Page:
Joint tenancy has a lot in common with the TV show Survivor: the goal is to outlast your fellow castaways to win the prize – full ownership of the property. To escape this game show mentality, owners may sever the joint tenancy. Once the property is held in tenancy in common, each owner’s share of the property passes to her estate on death and not to the surviving co-owner.
There are three ways of severing a joint tenancy: (i) the unilateral act of one joint tenant with respect to her interest; (ii) the mutual agreement of the joint tenants; and (iii) any course of dealing which shows that the interests of all were mutually treated as constituting a tenancy in common. The question recently addressed by the Court of Appeal of Alberta in Flock Estate v Flock, 2022 ABCA 229, is whether it is too late to declare that a joint tenancy was severed after the death of a joint owner.
Arlene and Doran were married in 1982. In December 1993 they purchase a home together in Calgary. Less than a year later, they separated – Doran moved out of the house and Arlene began paying all property expenses (including the mortgage). While the couple were officially divorced in 1999, they continued to be engaged in acrimonious matrimonial litigation over the division of property until Arlene’s death in 2014.
Arlene remarried in 2009 and her new husband moved in with her. Together, they paid off the mortgage and renovated the house. After Arlene’s death, her new husband continued living in the property and stepped into the role of executor of Arlene’s estate.
In 2015, Arlene’s estate brought an application seeking an order severing the joint tenancy on the basis that Arlene and Doran had, by their course of dealings, demonstrated an intention to sever the joint tenancy. In response, Doran commenced a claim against Arlene’s second husband alleging that he wrongfully enjoyed exclusive use of the property without paying rent.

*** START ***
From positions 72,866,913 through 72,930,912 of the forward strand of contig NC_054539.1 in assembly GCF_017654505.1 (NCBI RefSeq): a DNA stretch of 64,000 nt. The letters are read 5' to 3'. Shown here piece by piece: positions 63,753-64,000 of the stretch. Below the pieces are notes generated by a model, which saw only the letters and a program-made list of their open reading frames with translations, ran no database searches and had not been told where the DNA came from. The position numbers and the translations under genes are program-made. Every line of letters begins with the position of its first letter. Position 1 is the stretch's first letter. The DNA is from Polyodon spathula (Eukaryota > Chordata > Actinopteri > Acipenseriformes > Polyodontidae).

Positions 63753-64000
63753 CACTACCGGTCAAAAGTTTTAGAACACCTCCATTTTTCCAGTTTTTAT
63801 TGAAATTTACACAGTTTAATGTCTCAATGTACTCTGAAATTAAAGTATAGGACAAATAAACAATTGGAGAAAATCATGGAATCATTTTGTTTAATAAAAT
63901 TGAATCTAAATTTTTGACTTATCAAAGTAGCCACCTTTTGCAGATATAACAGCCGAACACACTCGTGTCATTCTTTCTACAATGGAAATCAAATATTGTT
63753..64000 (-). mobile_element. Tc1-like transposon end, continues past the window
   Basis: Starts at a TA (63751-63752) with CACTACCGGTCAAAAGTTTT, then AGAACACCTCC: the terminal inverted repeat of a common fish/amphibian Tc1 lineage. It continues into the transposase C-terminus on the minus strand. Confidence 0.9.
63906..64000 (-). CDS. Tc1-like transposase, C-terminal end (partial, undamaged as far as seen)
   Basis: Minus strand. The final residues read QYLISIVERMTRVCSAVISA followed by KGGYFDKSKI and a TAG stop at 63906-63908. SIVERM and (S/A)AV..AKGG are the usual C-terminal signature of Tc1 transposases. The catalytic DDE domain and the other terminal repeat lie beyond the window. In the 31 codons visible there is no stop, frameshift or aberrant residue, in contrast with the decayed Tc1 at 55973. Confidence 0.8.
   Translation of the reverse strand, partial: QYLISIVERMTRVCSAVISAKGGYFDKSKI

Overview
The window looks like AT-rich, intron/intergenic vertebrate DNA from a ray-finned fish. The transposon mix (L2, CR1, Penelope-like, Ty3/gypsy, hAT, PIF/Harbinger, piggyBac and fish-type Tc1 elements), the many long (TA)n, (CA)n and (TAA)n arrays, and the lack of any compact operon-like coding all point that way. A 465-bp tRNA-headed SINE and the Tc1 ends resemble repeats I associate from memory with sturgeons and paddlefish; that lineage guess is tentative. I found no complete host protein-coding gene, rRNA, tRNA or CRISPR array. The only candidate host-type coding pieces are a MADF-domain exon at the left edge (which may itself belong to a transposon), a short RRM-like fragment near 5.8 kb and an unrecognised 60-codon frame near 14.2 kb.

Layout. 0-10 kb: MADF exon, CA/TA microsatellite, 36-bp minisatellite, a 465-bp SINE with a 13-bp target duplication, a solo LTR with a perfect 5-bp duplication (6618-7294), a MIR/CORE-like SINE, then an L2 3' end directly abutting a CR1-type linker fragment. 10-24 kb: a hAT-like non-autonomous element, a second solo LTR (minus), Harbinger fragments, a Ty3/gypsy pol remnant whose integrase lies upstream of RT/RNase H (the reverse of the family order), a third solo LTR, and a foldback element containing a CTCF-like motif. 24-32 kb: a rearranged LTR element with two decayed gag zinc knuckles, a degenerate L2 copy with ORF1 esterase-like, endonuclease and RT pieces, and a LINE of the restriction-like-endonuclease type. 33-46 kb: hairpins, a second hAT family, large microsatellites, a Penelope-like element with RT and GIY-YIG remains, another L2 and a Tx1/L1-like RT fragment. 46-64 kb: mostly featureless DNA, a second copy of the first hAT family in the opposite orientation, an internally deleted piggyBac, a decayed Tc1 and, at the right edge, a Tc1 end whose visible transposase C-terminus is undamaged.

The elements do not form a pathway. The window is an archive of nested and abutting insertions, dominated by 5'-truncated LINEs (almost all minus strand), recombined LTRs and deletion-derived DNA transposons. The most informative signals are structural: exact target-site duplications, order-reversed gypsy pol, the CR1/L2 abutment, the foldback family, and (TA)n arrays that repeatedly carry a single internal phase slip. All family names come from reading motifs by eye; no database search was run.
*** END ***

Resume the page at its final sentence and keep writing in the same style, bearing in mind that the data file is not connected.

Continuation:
The severance application was heard in 2021. At the hearing, Doran argued that the right to apply to sever the joint tenancy was extinguished by Arlene’s death. The application judge disagreed. The application judge went on to find that Arlene and Doran’s “course of dealings” in the 20 years between their separation and Arlene’s death clearly demonstrated an intention to sever the joint tenancy:
– Doran moved out of the property in 1994, while Arlene (and later her second husband) continued to occupy the property.
– Arlene (and her second husband) paid all the property expenses and renovation costs without any financial contribution from Doran.
– Doran and Arlene were engaged in matrimonial litigation over the division of property for over two decades.
In the result, the application judge held that the joint tenancy had been severed, that Arlene’s estate and Doran held a 50/50 interest in the property, and that no occupation rent or other payment was owing by Arlene’s second husband.
Doran appealed. Among other grounds, Doran argued that the right of survivorship extinguished any rights Arlene’s estate had in the property, meaning it was too late to seek a severance order.
The Court of Appeal upheld the application judge’s finding, holding:
The right of survivorship is a distinguishing feature of a joint tenancy … However, the appellant’s reliance on the right of survivorship as a bar to the Severance Application misses the point. The issue before the application judge was whether severance should operate in equity to prevent the appellant from asserting any right of survivorship … The question was whether the parties, by their course of dealings before [Arlene’s] death, treated their interests in the Property as constituting interests held by tenants in common, meaning the Property would not pass by the right of survivorship to either of them upon the death of the other.
We agree with the application judge; if the right to bring a civil proceeding to sever the joint tenancy was extinguished by death it would render the third ground for severance meaningless.
The Court of Appeal further noted that the third ground for severance, mutuality of intention, is to be inferred from a course of dealings: it does not require proof of explicit intention or evidence of an agreement. This third ground of severance is grounded in equity and will be based on the unique facts of each case.
As this case shows, while death brings an end to many things, the equitable right of severance is not one of them.